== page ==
In order to understand what the creator economy is, it’s useful to draw an analogy to an economic force most people are already familiar with: the car.
The introduction of the automobile changed the world.
It changed where people worked (towns grew into cities), where they lived (the invention of suburbs), and of course, how they traveled. The car also led to countless adjacent businesses: drive-thru restaurants, drive-in movie theatres, auto mechanics, gas stations, tire companies, and the list goes on and on.
In this new era, the internet is the car.
Because of this new technology, unprecedented industries have arisen. Once again, people have changed where (and how) they live, work, and play.
The creator economy represents the next phase in the internet’s possibilities.
What is a creator?
At the heart of the creator economy are its participants: creators.
Creators are individuals who use internet tools and platforms to make new types of digital content. These content types include:
- Videos that can be as short as a few seconds or as long as continuous live streams
- Written text such as newsletters, blogs, and essays
- Audio creations like podcasts and audiobooks
- Digital art pieces such as graphics, gifs, and photography
- And unique combinations of all the above.
As the world of social media and online creation developed, creators found ways to make money through their work (aka monetization), which led to the term creator economy.
What is the creator economy?
The creator economy is the blanket term used to describe the new career and business landscape made possible by the internet. The creator economy enables individuals to:
- Turn passion projects into sustainable incomes
- Reach narrowly defined niche audiences from around the globe
- Gain a greater degree of control over their creative and financial futures.
Both the growing scale and quickening pace of the creator economy is astonishing. A summary article from Indie Hackers indicated that the biggest platforms supporting creators, such as Patreon and Twitch, now help millions of users earn money online.
Furthermore, a 2020 report indicated that over two million creators make content full-time, with another estimated forty-six million monetizing their content to a lesser degree.
Creators are the "adjacent businesses" made possible by the internet, along with the tools and platforms that support their work, much like the industries that came about because of automobiles.
Creator economy terminology
Movements often come with their own unique language. The creator movement is no different. Here are a few keywords to keep in mind when navigating this new economy.
Passion economy – Regularly used as a synonym for the creator economy, it can also apply to non-digital native businesses (i.e., brick and mortar companies) that possess a more sustainable value system than incessant growth and profit.
Content – The thing being created, such as video, text, audio, or images.
Monetization – The method of making money from one’s creation. Different types of monetization include direct support, subscriptions, and product sales.
Community/Audience – The people who consume what you’ve made and support what you do (e.g., subscribers, readers, followers).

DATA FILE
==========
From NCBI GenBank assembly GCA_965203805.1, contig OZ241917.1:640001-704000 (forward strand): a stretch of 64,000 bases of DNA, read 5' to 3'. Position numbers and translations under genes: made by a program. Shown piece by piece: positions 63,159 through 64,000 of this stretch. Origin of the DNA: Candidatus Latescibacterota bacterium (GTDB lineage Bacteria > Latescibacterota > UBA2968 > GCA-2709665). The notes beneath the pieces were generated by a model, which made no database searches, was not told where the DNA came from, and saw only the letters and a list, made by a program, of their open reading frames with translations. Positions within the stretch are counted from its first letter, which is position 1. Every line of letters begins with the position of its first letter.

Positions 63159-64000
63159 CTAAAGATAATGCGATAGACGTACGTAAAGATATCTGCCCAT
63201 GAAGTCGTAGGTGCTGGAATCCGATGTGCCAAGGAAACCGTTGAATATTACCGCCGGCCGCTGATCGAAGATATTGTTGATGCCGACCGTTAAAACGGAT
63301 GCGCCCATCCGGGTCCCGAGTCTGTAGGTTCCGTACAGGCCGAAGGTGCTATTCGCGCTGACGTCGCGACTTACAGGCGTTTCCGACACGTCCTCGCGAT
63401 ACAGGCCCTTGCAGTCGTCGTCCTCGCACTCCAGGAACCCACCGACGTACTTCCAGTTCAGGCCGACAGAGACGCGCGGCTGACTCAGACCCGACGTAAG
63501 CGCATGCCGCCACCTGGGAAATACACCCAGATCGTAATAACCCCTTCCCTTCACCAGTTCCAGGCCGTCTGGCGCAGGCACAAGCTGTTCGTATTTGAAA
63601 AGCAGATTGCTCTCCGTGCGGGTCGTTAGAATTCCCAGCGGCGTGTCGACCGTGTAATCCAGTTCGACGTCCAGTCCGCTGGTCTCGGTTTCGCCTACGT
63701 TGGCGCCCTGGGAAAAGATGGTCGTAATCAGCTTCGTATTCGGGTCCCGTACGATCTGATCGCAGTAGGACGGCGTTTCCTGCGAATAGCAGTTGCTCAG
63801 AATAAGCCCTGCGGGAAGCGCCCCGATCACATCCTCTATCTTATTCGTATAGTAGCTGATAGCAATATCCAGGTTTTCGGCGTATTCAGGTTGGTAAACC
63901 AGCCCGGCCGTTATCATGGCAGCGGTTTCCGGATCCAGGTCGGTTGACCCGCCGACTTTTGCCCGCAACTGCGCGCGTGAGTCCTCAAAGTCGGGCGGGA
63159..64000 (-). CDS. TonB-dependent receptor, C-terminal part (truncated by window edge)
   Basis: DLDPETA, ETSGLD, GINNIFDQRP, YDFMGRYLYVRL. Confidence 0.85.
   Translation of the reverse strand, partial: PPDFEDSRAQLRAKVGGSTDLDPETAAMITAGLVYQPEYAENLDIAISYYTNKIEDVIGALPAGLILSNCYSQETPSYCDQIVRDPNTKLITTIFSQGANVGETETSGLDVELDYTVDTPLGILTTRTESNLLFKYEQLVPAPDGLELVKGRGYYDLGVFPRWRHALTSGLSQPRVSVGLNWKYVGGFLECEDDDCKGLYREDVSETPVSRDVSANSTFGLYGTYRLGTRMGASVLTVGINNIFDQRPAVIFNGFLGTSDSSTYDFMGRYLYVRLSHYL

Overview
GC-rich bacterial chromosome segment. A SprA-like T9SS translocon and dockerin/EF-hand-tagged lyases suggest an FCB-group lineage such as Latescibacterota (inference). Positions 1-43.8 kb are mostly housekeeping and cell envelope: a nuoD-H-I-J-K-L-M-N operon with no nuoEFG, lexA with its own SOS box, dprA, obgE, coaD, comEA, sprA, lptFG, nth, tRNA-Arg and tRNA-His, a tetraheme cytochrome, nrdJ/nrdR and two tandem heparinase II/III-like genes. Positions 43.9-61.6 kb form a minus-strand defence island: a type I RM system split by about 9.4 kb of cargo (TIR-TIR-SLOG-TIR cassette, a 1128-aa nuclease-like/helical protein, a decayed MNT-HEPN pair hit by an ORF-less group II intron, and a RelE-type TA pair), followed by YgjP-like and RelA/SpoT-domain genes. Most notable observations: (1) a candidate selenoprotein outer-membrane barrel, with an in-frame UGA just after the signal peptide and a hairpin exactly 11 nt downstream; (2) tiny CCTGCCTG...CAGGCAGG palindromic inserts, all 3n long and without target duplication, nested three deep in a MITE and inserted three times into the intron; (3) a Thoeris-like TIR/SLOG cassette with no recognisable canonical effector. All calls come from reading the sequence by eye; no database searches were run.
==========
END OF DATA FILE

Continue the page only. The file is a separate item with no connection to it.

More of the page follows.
Ownership – The ability to communicate directly to your audience without needing to go through middlemen or submit to algorithms (i.e., owning your own platform and email list versus publishing a video to YouTube that your subscribers may or may not see).
New media – Digital communication technologies that replace or innovate upon traditional media solutions.
- Television → YouTube
- Radio → Podcasts
- Newspapers → Newsletters
- Books → Blogs
How to get started as a creator
The best strategy for getting started in the creator economy can be summarized in one sentence:
Create what you can with the skills you have for the people you know.
Starting something new can feel intimidating for novice creators, especially when new technologies are involved. What’s most important to remember is that starting small has its advantages. It allows you to experiment, change, and improve before too many eyeballs are paying attention.
With that, here are three steps (with guides) to help you start well and avoid the mistakes many creatives make at the beginning of their journeys.
- Find your niche. By answering questions such as What topics will I cover, Who is this for, and How should this be delivered, you'll sidestep the trap of making generalized content that no one wants.
- Apply a content strategy. Yes, throwing spaghetti at the wall to see what sticks is part of the creator process. However, knowing what to try in the first place, and then what to do once something does stick, are essential to long-term success.
- Convert your audience into income. Attention, by itself, doesn’t pay the bills. That attention must be converted, using the proper strategy, if you want to build a real revenue stream.
Ghost was built for creators like you.
What began as a Kickstarter project in 2013 has since grown into a powerful open-source publishing platform serving thousands of creators just like you.
From newsletter writers like Nathan Tankus to YouTubers like Ali Abdaal, people are using Ghost to share their work, reach their audiences, and own their platforms.
Ghost can help you succeed in the creator economy with:
- 0% platform fees.
- An easy-to-use website builder with dozens of customizable templates (no code required).
- Built-in membership and subscription tools to run your business.
- Native email newsletters, SEO, member stats, and content management.
- A library of integrations — so you can still use all of your favorite tools.
The creator economy is no fad. It's a fundamental shift making new careers, businesses, and opportunities possible every single day, with only one requirement: make something.